Buying domain names can be an obsession. As we have seen recently Verisign is worth billions, and .org is now worth billions also, because of the amazing potential and possibly profit to be made owning domain names. I have seen similar attributes in investing in oil and gas wells, land and acreage.
It all happens because we assign real money to potential value, even if never realized.
When I used to evaluate tax advantaged investment for clients in the late 80’s, like oil wells, we would evaluate oil wells and fields based on certain categories.
For oil, this meant proved producing reserves, the best asset, oil coming out of the ground, measurable and thus somewhat predictable. In the domain business this is revenue names (either leased, or parked, or with profitable landers). The goal was to accurately assess the predictability of the revenue, how fast was the well being emptied out. Much like a parking name, will the past numbers continue, increase, decline.
Next came proved non producing reserves. You knew the oil was there, but you needed to fund and drill the well and start production. In domain names, everyone is searching for these, mostly in expired names that look like they have traffic. Few of these exist. The competition is increased. The more factors that almost guarantee traffic and revenue, the more buyers pay to get the name.
Normally a seller wouldn’t sell a well, or in our case a name, with these attributes unless they didn’t know, or didn’t care. That is where the expired names come in, you assume the owner has disappeared, or left. Now its up to you and the other investors to bid it out for the name.
Many names, because of their scarcity and attributes, can be considered “proven”. We have categories like LLL, NNNN, Cities, Dictionary Words, Vanity Names and chinese letter combinations. There is demand, and scarcity and hypothetical wholesale values. When buying and selling these types of names, cash is king. Find a motivated seller at the right time and you can buy a $10,000-100,000 name for 20-70% less. Or, for the best names, outbid everyone and own the best. Secondly, you make money in the area by correctly assessing the ceiling for the name.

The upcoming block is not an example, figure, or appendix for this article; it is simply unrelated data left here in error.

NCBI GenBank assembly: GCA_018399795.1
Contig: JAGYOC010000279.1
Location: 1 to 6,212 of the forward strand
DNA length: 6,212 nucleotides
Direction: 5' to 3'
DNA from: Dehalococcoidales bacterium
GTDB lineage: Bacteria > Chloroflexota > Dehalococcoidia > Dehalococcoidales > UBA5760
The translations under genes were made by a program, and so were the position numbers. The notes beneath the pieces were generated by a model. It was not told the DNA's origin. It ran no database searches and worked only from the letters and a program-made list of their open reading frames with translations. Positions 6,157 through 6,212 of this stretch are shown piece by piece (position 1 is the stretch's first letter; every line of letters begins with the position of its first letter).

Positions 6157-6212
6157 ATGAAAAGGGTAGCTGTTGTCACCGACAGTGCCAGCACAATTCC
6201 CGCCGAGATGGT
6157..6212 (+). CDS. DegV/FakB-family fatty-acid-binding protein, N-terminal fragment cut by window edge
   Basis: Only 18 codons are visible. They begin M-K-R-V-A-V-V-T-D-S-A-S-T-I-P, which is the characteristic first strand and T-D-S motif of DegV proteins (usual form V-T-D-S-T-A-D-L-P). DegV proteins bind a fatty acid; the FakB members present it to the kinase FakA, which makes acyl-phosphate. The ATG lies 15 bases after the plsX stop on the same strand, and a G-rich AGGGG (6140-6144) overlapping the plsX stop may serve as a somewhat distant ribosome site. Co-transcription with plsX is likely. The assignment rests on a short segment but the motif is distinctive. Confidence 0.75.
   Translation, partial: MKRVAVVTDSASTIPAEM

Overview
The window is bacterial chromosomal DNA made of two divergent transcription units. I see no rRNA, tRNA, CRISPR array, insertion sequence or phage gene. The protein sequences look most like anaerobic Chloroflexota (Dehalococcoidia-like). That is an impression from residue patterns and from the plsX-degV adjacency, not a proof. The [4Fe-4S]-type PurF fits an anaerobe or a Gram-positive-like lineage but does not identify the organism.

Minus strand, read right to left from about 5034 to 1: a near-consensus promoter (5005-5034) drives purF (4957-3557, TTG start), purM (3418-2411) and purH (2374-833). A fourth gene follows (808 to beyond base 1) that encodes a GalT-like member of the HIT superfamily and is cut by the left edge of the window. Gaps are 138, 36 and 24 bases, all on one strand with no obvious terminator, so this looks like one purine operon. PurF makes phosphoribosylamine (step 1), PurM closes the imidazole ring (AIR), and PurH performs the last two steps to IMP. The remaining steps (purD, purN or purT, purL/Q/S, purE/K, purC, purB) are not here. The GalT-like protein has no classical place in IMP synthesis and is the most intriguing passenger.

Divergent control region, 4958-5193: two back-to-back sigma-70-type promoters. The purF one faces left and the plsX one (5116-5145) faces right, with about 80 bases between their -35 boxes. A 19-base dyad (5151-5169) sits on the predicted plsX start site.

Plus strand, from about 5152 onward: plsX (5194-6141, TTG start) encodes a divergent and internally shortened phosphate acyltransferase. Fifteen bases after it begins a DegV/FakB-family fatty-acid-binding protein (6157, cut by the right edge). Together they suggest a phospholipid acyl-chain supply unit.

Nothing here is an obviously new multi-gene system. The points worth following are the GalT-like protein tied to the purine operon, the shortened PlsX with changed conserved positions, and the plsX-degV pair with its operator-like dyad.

For me, not all $20k-100k names are equal. Some have the potential to be $1,000,000 names, some don’t. Buying right and being patient and evaluating offers is best applied to names with the greatest potential. One mistake many investors make is to over-estimate their proven value. We want a reg fee name or low bid name to be “gold”, when its not.
Now we get to biggest part of our market. In oil it was “potential” reserves. You may have had some seismic reading and test wells that showed there “might” be oil on your land or lease. In domain name investing this is simply our identifying that a name “may” have a buyer out there. We convince ourselves that buyer doesn’t know its for sale and hasn’t bought it yet…. but will once we own it.
Right now appraisals rule the roost in this area. We have stopped trusting our own instincts and we would rather go off data. We use Godaddy and other estimates of valuation to “invest” in potentially valuable names.
Then there is the last category, hypothetical reserves. Ok. I made this one up. In oil and gas this was the world of the wildcatter. If it was likely oil existed, the big companies probably already were involved. As an independent, you had to find places that hadn’t been scouted to be proved or have potential. Big risk and big reward.
The thought here has been, “someone” said I’ll sell 1-2% a year. But that was when there were only 10-30 million names registered. Now there are 150,000,000 in .com.
The odds aren’t the same.
I like domaining because there is always the potential for little risk, big reward. But I have also learned not always in scale. Unless you have a specific plan to develop big groups of names, the cost of buying potential names can moderate the profits from good decisions and flips, or even luck. Challenge yourself to be in the best areas, where you have an advantage in either knowledge from actual sales, or a less competitive bidding environment.
My best advice is be diversified. I’d encourage you not have all you investment in wildcat names. Have some with proven producing value and implied proven value. Happy Domaining.